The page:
During his incredibly prolific career, Frank Zappa played many different roles. From sarcastic rock and roller, to avant-garde composer and from tongue-in-cheek jokester to jazz-fusion frontman. The variety within his body of work was a conscious choice; a defiant refusal to follow expectations. He openly admitted roping in listeners with silliness to expose them to more serious compositions they might not have heard otherwise.
In 1971, Zappa was attacked onstage by a fan, and knocked into the orchestra pit in front of the stage. He suffered serious fractures to his back, neck, legs, as well as head trauma and a crushed larynx. This injury forced him off the road for over half a year. During this time period, Zappa recorded two albums of jazz-fusion influenced mostly instrumental work. The first one, Waka/Jawaka, featured a smaller ensemble, where the second, The Grand Wazoo, was performed by a band similar to the "big bands" popular in the earlier part of the century.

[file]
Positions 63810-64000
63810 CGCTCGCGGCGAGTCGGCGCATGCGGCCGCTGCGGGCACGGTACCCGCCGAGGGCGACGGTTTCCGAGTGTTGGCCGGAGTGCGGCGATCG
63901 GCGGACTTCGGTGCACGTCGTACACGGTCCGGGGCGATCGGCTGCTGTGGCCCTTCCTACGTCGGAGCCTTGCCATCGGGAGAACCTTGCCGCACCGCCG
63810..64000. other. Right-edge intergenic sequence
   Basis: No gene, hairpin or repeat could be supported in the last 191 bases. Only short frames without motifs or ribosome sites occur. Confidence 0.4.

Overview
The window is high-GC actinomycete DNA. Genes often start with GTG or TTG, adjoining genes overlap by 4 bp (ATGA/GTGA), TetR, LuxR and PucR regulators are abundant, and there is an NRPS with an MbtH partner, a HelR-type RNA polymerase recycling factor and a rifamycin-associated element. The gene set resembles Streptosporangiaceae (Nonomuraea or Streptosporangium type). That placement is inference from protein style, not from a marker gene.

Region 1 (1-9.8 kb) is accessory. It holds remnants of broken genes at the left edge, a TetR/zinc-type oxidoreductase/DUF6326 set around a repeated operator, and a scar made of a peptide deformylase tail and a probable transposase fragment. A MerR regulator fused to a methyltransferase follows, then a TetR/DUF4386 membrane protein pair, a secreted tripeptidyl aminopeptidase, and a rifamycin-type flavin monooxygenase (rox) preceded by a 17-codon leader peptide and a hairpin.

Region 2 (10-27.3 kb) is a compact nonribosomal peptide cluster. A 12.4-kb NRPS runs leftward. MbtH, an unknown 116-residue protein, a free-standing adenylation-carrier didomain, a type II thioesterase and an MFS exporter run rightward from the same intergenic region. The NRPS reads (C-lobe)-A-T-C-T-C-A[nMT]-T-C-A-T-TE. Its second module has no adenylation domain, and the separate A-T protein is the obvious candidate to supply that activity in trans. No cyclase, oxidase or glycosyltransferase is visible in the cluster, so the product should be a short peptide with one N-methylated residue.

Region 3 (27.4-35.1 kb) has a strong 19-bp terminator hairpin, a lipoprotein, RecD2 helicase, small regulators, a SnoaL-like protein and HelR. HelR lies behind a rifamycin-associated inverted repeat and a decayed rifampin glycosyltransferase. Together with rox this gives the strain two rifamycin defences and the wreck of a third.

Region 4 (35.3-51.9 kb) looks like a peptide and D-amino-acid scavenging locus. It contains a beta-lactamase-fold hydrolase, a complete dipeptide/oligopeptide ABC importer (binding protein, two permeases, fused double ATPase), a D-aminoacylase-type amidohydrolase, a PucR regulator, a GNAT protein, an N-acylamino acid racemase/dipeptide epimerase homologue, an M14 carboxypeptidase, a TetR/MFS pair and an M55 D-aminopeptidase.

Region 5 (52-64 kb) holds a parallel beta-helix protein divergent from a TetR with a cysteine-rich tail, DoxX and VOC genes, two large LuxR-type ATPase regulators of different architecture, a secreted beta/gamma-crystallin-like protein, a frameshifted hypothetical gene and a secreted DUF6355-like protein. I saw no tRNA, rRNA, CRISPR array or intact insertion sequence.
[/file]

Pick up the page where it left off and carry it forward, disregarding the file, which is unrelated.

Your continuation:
The Grand Wazoo (on the CD reissue, anyway) opens with what is obviously supposed to be the centerpiece of the album, the title track. The song is a 13 minute masterpiece filled with quirky melody lines, fantastic guitar work, and a magnificent, expressive horn solo that spans most of the track.
This is not to say the rest of the album isn't just as fantastic. From Buddy Rich inspired sections that clip by at break-neck pace, rich with electric piano solos and mind boggling rock guitar leads, to beautiful, soothing moments ("Blessed Relief"), The Grand Wazoo has a little of everything, and the band shines fantastically. They are so tight, that you would think they had been playing together for years, and not just met.
His catalog may seem a bit daunting and a not just a little unaccessable to some, but the brave of heart are rewarded greatly for diving in. The Grand Wazoo is a great starting place for those more interested in Zappa's work as a composer and jazz musician.